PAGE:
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Prayer to a Purple God

Prayer to a Purple God

She sits tying
and untying the scarf
at her neck. If only
she could do it perfectly,
the puzzle would come together.
She'd know why
Todd had fallen
down the steps,
why he lay on that bed,
a gauze crown
hiding the place
where duck down used to grow.

Now there is only smoke
in the eyes he doesn't open.
She remembers him saying
just this morning
that God must live on earth,
not in the sky,
otherwise He'd never
get to walk barefoot
in wet grass
or have chocolate ice cream
or jump naked into a stream.
Todd understood why
God didn't want to be seen.
He dreamed God
had a purple face.

Sheets billow like clouds
around his still body.
Heart monitors are disturbing,
as if crickets
might appear any second
from under the beds.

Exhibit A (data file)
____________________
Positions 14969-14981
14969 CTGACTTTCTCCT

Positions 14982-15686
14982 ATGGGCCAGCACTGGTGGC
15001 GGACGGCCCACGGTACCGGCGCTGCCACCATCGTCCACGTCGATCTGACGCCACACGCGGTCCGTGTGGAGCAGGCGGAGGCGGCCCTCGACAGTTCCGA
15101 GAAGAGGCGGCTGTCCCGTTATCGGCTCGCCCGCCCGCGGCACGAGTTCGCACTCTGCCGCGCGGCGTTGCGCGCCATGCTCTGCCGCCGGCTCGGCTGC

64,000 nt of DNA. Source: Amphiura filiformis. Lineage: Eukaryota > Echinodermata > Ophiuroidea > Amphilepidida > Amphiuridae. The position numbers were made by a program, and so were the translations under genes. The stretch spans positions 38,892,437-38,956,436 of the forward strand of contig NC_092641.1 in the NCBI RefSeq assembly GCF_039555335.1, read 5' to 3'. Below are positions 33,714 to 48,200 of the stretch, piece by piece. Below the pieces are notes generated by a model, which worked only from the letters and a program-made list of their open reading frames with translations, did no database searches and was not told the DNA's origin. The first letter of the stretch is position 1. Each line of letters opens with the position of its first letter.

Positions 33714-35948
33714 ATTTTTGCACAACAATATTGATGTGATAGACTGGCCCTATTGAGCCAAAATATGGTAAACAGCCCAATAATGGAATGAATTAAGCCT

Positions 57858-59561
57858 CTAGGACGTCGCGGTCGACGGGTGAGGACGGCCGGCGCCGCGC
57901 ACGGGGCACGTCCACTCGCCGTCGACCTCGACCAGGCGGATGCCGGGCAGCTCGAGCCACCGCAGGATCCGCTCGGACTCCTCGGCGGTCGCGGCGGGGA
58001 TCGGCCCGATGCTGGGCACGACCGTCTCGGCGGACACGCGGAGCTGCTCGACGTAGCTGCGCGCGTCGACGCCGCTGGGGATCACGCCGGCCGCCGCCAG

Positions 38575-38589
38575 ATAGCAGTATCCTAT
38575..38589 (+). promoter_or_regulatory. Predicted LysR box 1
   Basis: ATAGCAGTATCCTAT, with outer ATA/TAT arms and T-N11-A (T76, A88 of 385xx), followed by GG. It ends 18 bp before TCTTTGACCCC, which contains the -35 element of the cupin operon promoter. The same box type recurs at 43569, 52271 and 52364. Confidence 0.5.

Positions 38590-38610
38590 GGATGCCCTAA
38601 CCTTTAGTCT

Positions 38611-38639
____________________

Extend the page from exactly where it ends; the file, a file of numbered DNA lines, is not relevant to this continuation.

She is a stage mother
urging him to perform
for neurologists and nurses.
"Wake up, Todd,
tell us your name.
How many fingers
am I holding up.
What is your puppy's name?"

She knows every corner
and cushion of the waiting room.
Hours telescope into weeks
and still the recognition,
the "Gee, Mom,
what's for supper"
is only a memory.

In early morning hours
she watches the sky turn
from gray to crimson
and she prays to her God
and to all the purple gumdrops
in the cupboard,
to the grape juice in the fridge,
to the foxglove, the hyacinth
that they retrieve their color
from Todd's face, his hands,
from the basement shadows,
from the stem of his brain.